When Chelsea Clinton introduced her mother simply as "my hero" I felt the tears welling up in my eyes. I had not anticipated such sadness for what might have been. It was not only her dream that had died; it was my dream to see the first woman President. But Hillary Clinton soon set me on the right path.
"Keep going, keep on going," Hillary told the cheering crowd in the Pepsi Center, quoting Harriet Tubman's words, when she made her way north on the Underground Railroad.
Her message could be taken on several levels. The obvious one was meant for the Democratic Party--we cannot stop now. We have work to do to turn this country around. On another level, she told her supporters to "keep going," and not be discouraged because she was not the nominee.
"Keep going, keep on going," was also a message Hillary was giving to herself. The loss of the Democratic nomination was painful, but she would continue on her journey to fight for the people she had met along the way. She was not going to give up her quest.
The point of Hillary's speech had been made clear by the signs -the same size as those given out the night before for Michele Obama. These signs were two-sided: "Hillary" on one side, "Unity" on the other.
There had been no speculation whether she would ask the crowd to support Obama, but there was much speculation whether or not she would do so convincingly. Her first words settled the matter." I'm proud to be the Senator from New York. I'm proud to be an American, and I am proud to support Barack Obama."
Reaching out to some doubters, she told them," None of us can afford to sit on the sidelines", until we have achieved "women's rights here at home and around the world.'
When it sounded for a few minutes like she was giving a recitation of her campaign speech, listing the key issues, one after another, she suddenly turned the corner. "These are the reasons I ran for President and these are the reasons for supporting Barack Obama!"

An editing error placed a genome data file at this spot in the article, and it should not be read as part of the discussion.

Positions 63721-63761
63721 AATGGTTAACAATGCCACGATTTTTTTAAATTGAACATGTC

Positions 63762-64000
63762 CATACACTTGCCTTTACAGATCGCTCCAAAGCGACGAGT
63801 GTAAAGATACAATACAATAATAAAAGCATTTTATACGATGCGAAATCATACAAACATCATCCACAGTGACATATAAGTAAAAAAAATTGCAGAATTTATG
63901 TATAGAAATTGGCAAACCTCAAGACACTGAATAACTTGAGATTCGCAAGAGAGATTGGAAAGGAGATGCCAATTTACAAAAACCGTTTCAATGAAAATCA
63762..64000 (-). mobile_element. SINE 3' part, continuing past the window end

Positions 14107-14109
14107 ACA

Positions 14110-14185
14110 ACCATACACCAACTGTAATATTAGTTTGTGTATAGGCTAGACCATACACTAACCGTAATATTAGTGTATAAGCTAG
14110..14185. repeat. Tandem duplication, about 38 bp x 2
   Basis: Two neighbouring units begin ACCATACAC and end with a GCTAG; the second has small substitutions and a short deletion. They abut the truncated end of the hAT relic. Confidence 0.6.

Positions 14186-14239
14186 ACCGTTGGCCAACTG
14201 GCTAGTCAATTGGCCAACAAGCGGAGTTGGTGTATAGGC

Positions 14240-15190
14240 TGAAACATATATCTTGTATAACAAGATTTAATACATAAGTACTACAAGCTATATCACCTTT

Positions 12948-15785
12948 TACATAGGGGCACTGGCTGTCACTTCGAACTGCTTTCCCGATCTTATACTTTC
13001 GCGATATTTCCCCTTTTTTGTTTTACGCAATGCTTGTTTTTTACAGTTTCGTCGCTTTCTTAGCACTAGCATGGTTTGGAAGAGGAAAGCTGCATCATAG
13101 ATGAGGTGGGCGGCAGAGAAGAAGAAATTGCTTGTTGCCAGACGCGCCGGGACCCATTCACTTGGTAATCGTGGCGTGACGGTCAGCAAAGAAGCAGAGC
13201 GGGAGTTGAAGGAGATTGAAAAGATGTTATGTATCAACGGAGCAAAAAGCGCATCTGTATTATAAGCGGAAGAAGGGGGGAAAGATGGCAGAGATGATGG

A man's voice broke through the crowd, " We love you."
And love her, we did. One moment, the Hillary signs bobbed up and down in the air to the sound of joyous music, the next moment, she was gone.
Another woman held my attention tonight on the convention stage, a woman I had read about, a hero. Her name is Lilly Ledbetter and she comes from Alabama. She was there "for everyday people like me." Her claim to fame? She had sued Goodyear Tire and Rubber Company for pay discrimination. After having worked as a supervisor on the factory floor, she was informed by a letter that she had been paid significantly less than the men who had the same job--less for 20 years. She sued the company and won, but Goodyear appealed to the U.S. Supreme Court and won on five to four decision. Why? Because she had not filed her suit within 180 days of experiencing pay discrimination.
Justice Ruth Bader Ginsberg read her dissenting opinion from the bench because she felt so strongly about this injustice. Legislation is pending in the Congress to put and end to such discrimination and Lilly is counting on Obama to make it happen.
Footnote: Outside the convention--two slightly overweight men standing on the sidewalk, holding a red white and blue banner between them that read: "Rednecks for Obama." They were the genuine article. I told one of them that it was great that they were speaking out. He replied, "I just don't want red necks to be afraid to vote for Obama."
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